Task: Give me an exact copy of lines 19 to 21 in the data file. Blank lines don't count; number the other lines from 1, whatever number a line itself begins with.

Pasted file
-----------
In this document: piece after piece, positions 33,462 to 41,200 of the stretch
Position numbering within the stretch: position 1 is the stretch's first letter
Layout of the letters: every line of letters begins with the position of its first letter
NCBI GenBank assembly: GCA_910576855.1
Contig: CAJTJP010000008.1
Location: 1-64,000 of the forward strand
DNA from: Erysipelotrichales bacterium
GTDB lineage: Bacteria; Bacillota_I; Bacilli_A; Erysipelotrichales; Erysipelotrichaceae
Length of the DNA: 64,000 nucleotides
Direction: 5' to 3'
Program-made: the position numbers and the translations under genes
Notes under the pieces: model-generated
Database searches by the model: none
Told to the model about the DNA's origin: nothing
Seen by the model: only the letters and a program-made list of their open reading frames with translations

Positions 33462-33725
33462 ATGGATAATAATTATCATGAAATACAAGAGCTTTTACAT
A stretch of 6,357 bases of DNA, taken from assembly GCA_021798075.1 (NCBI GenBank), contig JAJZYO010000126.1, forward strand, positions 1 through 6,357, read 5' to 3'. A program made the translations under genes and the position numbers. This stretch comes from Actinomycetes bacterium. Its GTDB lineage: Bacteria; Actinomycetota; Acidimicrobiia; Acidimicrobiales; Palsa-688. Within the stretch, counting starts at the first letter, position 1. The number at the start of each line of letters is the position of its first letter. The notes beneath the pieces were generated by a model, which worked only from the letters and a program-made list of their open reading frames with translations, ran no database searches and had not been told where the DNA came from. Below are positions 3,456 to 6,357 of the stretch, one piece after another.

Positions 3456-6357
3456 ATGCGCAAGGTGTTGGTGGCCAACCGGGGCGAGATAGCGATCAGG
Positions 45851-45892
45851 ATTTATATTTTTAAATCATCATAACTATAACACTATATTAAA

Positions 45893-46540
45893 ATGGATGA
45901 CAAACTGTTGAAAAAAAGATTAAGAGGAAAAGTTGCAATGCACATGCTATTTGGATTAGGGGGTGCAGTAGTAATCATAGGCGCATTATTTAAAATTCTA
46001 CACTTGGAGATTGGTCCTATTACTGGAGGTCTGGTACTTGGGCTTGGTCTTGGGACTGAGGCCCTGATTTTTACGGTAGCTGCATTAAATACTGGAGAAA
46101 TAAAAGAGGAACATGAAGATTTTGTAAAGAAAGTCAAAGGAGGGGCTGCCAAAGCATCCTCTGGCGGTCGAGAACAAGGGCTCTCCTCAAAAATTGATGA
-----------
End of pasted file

Positions 3456-6357
3456 ATGCGCAAGGTGTTGGTGGCCAACCGGGGCGAGATAGCGATCAGG
Positions 45851-45892